I began to appreciate her perseverance even if I had to carry all the heavy furniture on each trip. This trail of early rising, many miles, and small profits eventually led to her Holy Grail when my mother opened up a store called Made In America in 1981. It contained a vibrant display of the best of Americana, overflowing with folk art and antique quilts. For four years, it did excellent business and helped my mother reach the next pinnacle of her career. Since her first publication, Wendy had continued writing articles on folk art for various magazines. Using her formidable networking skills, she translated this early success into a book deal with Alfred A. Knopf.
In 1982, Wendy's first coffee table picture book, American Folk Dolls, was published to excellent reviews, including in Timemagazine and New York Magazine. At last, she felt she had arrived in mainstream America. The publication led directly to her curating a museum show, "Children's Children: American Folk Dolls," at the American Folk Art Museum in New York City in 1983.
Never resting on her laurels, this initial success led my mom to a long career of publishing and lecturing. Wendy has published five other books, including Animals in American Folk Art andContemporary Pictorial Quilts. As my mother researched her books, she often needed to visit various museums in New England. On the pretext of taking me to camp in Maine, we headed up the coast, stopping at antique fairs and historical societies. To bolster my lagging enthusiasm, she promised to stop at any amusement park we passed on the way and even go on the dreaded roller coaster with me. She recalls that one in Rhode Island almost did her in.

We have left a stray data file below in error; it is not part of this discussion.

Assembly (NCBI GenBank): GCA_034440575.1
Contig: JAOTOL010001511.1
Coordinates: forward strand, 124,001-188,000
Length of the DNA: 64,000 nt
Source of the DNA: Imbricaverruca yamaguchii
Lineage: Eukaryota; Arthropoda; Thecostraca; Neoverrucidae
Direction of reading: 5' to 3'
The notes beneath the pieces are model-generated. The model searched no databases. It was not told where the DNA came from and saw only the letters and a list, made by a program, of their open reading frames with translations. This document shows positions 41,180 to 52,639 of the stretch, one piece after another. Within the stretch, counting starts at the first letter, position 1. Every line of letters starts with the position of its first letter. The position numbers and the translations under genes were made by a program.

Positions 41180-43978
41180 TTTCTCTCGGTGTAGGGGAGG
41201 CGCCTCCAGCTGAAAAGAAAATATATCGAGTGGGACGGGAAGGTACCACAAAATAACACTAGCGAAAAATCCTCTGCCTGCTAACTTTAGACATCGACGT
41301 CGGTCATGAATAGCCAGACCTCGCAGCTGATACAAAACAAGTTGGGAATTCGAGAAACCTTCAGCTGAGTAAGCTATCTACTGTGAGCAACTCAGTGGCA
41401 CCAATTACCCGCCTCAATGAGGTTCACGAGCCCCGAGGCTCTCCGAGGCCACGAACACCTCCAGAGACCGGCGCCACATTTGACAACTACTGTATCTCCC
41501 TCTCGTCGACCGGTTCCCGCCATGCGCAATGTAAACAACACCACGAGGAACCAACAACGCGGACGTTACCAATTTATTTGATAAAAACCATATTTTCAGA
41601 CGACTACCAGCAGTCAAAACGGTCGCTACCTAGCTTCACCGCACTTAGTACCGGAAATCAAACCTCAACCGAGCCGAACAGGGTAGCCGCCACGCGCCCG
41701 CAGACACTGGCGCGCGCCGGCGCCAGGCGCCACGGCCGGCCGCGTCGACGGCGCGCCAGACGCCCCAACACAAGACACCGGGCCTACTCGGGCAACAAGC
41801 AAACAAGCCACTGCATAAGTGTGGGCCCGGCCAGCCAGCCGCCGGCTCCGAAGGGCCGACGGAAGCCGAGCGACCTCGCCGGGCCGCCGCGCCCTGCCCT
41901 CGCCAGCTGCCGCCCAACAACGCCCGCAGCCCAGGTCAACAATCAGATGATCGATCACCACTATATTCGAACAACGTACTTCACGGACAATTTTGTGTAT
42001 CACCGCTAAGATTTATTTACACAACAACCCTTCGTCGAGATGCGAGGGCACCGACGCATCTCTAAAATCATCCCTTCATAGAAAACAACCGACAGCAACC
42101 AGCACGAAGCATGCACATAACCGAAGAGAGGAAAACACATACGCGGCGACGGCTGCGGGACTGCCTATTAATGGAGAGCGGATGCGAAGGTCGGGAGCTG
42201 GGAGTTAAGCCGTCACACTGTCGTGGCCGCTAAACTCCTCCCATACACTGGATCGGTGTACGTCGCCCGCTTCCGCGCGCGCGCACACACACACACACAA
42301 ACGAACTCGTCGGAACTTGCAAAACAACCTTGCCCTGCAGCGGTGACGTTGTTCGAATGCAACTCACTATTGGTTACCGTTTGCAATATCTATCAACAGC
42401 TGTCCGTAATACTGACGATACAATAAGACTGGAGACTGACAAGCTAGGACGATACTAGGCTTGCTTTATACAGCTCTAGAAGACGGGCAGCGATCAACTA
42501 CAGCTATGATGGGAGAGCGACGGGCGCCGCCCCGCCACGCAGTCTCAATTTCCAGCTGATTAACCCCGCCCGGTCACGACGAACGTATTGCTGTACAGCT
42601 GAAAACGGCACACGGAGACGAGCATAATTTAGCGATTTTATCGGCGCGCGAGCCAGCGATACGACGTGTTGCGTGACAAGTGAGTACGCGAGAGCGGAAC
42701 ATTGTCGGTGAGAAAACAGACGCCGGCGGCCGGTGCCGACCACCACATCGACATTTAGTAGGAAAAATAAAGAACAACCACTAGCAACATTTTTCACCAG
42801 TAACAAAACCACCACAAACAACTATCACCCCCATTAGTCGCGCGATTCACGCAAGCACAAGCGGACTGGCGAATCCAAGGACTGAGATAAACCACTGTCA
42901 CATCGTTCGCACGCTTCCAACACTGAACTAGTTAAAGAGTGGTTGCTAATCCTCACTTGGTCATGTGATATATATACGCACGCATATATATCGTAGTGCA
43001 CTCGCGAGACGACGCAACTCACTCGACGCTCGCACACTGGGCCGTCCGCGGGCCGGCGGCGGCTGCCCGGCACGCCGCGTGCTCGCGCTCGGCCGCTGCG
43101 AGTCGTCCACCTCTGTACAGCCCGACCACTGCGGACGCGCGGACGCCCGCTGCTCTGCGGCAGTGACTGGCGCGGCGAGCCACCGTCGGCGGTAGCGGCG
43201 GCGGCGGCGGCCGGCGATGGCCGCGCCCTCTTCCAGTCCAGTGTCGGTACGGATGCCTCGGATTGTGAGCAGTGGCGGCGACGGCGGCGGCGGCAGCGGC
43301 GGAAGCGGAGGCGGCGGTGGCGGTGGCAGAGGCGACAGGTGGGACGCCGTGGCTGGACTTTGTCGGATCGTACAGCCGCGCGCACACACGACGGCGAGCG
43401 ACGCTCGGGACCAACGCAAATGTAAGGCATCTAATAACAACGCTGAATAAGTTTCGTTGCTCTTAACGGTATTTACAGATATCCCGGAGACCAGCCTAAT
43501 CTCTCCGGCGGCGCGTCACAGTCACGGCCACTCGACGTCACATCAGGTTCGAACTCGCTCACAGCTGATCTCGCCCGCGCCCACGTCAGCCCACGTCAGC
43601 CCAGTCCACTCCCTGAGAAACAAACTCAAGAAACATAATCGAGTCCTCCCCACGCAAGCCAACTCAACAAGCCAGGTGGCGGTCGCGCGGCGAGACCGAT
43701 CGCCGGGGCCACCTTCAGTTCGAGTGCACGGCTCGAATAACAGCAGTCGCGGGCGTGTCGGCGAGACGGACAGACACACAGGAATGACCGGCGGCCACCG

Wendy has gone on to publish countless magazine articles and curate a number of museum shows. Her courage is reflected in the choice she made when she decided to have cosmetic surgery in 1987. She wrote an article about her face-lift for Salt Lake Magazine that included a thirty-day diary of her recovery. She believed she could help other women make the right choice in regards to cosmetic surgery by being open. Arguably, she had one of the most public face-lifts at a time when most women preferred to keep them veiled in secrecy.
Wendy was a stay-at-home mom throughout her early career. She always was present for her husband and children, and in fact just celebrated her forty-ninth wedding anniversary. As her son, I do not recall a single time when I ever resented her choice to go for her passion. Rather, I am so proud of what she has accomplished. By finding a precise balance between her career and her family, my mother enriched my life by making me part of the journey she has taken since that fateful day in 1978. Yes, my mother is my hero, and I hope to be able to emulate her success, her passion and her determination in my ventures. Wendy's success reveals a wonderful truth — it is possible to have it all.